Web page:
Enterprise tech isn't out of the woods yet

Today: Why Weaveworks' decision to shut down could be a canary in the coal mine for a generation of enterprise tech startups, HPE detected another breach, and the latest funding rounds in enterprise tech.

Enterprise tech isn't out of the woods yet
Photo by Thanos Pal / Unsplash

Welcome to Runtime! Today: Why Weaveworks' decision to shut down could be a canary in the coal mine for a generation of enterprise tech startups, HPE detected another breach, and the latest funding rounds in enterprise tech.

(Was this email forwarded to you? Sign up here to get Runtime each week.)

A tangled web

Last week was full of positive signs for enterprise tech companies, as the Big Three cloud providers all but declared an end to a year of cost-cutting amid signs that investments in generative AI are really starting to pay off. This week started off with a reminder that startups are hard, especially when venture capitalists are gunshy.

Weaveworks will be shutting down, founder and CEO Alexis Richardson announced Monday, blaming "lumpy" growth and a "volatile" cash position thanks to the upheaval of the last couple of years. The last-ditch hope was not to be: "a very promising M&A process with a larger company fell through at the 11th hour," Richardson wrote.

  • Founded in 2014, Weaveworks was very early to the concept of continuous integration and continuous delivery, software-development practices that allow companies to ship code more quickly and securely.
  • It pioneered the idea of using Git — software familiar to just about every developer working today — to define infrastructure configuration policies using code throughout the development process.
  • And it was a very prominent member of the Kubernetes and "cloud native" communities, releasing several open-source projects such as Cortex, Flux, and a plugin for Spotify's popular Backstage platform tech.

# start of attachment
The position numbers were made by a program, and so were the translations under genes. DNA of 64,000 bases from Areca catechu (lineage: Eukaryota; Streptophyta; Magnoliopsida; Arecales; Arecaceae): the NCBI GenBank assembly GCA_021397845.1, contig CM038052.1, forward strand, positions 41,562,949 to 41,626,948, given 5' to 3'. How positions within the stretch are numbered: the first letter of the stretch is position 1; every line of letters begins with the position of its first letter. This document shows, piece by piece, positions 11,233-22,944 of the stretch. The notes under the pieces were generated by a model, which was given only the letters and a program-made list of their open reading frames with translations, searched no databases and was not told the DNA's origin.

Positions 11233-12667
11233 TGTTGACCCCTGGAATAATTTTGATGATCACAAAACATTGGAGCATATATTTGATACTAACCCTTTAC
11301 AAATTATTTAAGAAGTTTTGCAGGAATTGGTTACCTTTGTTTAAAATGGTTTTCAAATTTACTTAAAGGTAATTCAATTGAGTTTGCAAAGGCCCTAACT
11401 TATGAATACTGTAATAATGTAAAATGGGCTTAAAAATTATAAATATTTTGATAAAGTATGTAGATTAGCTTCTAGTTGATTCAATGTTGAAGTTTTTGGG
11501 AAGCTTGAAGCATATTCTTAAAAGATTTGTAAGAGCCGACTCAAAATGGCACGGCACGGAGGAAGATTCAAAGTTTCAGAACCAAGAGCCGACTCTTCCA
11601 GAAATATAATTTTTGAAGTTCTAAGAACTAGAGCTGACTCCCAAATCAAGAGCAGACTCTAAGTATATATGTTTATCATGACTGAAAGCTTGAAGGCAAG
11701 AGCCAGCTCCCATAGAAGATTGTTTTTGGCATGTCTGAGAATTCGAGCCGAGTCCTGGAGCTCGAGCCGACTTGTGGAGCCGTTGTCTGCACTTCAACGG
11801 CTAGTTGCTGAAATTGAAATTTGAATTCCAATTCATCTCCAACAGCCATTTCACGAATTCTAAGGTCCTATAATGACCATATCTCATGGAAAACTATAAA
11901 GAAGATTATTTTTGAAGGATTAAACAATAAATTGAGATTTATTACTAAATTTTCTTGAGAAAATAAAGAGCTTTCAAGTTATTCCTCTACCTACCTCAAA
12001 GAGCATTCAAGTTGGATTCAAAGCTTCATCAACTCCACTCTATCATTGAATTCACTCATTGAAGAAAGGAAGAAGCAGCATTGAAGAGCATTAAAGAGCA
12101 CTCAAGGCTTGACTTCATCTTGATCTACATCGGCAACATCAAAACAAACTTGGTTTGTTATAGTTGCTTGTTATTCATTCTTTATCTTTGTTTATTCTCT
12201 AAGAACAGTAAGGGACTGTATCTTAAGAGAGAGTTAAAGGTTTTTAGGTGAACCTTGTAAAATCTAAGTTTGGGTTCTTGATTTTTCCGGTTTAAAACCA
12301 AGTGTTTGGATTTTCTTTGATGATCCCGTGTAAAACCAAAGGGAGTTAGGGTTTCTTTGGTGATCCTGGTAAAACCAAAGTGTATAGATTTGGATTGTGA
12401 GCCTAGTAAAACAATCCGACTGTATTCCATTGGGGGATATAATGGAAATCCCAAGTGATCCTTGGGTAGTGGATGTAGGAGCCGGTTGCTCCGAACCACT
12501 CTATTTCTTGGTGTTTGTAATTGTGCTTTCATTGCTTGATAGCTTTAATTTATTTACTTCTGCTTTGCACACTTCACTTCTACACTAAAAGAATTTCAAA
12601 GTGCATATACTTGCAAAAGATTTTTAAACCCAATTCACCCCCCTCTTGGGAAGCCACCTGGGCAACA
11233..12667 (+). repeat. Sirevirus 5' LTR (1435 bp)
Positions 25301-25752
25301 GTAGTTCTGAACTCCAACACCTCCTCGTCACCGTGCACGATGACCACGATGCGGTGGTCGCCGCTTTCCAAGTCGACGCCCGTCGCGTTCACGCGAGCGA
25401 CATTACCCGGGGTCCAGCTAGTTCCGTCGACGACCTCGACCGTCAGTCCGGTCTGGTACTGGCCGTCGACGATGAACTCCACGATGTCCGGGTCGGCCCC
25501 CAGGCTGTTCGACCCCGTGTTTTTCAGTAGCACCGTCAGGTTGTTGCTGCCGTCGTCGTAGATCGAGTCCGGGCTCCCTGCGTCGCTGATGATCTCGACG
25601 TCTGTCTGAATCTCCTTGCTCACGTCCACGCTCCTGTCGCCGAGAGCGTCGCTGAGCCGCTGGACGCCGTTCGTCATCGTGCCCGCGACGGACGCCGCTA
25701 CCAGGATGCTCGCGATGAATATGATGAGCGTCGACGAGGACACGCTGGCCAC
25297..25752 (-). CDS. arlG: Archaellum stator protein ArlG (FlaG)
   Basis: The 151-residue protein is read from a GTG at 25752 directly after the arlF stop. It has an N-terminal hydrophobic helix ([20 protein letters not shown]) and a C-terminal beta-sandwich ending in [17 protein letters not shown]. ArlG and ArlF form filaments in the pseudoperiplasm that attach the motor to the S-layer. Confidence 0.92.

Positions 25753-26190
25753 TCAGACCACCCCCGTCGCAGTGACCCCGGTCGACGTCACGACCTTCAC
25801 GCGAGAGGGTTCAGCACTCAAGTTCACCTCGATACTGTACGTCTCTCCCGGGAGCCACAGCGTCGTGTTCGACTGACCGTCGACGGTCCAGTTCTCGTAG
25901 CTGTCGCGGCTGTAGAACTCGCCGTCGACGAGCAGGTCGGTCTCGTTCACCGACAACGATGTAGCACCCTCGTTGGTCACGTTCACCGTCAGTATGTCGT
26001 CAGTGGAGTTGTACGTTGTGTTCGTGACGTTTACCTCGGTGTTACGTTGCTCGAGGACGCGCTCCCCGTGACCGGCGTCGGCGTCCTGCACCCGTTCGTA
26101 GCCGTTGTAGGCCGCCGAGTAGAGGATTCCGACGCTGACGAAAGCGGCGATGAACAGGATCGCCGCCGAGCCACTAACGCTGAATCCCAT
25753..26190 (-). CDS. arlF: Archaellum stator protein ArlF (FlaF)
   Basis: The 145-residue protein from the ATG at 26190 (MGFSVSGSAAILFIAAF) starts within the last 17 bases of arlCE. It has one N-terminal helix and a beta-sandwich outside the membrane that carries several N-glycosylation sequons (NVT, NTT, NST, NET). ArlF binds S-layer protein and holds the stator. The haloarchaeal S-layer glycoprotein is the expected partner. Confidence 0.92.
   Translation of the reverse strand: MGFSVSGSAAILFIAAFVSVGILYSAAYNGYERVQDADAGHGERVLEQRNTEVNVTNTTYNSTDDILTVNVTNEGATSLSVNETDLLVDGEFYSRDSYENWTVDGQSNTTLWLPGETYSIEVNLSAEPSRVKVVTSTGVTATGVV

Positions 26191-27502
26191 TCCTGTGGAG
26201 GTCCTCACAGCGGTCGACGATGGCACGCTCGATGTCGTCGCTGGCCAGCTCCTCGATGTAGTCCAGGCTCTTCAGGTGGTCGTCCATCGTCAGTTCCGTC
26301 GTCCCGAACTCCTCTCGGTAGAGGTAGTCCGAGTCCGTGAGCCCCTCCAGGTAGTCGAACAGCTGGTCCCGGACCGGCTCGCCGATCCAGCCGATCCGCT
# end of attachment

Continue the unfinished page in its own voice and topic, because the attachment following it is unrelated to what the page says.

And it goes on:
But this was the scenario Redpoint's Scott Raney was worried about during our interview last November; a combination of tighter IT budgets and wary investors leading to liquidity problems at startups that hadn't raised cash in several years.

  • Weaveworks had raised a total of $61.6 million, according to Crunchbase, most recently scoring $36.6 million in Series C funding in 2020.
  • While it had a bit of a first-mover advantage, a bunch of well-funded companies began targeting this space, as Techcrunch pointed out: Harness raised $230 million in 2022 and CircleCI raised $100 million in 2021.
  • Last year was an extremely tough environment for enterprise tech startup funding thanks to worries about the health of the economy and rising interest rates, as Theory Ventures' Tomasz Tunguz explained in May 2023.
  • And software companies of all stripes (except for maybe Stripe) struggled during 2023 as businesses had been willing to bet on emerging enterprise tech companies slashed their budgets to include only their most important priorities, and as Raney put it, "you're either one of those priorities or you're not."

To rip off Tolstoy, every unsuccessful startup is unsuccessful in its own way, and market timing is a very tricky thing.

  • It is clear, however, that many enterprise tech startups will be facing endgame decisions in 2024 if they haven't already taken steps to become profitable on their own.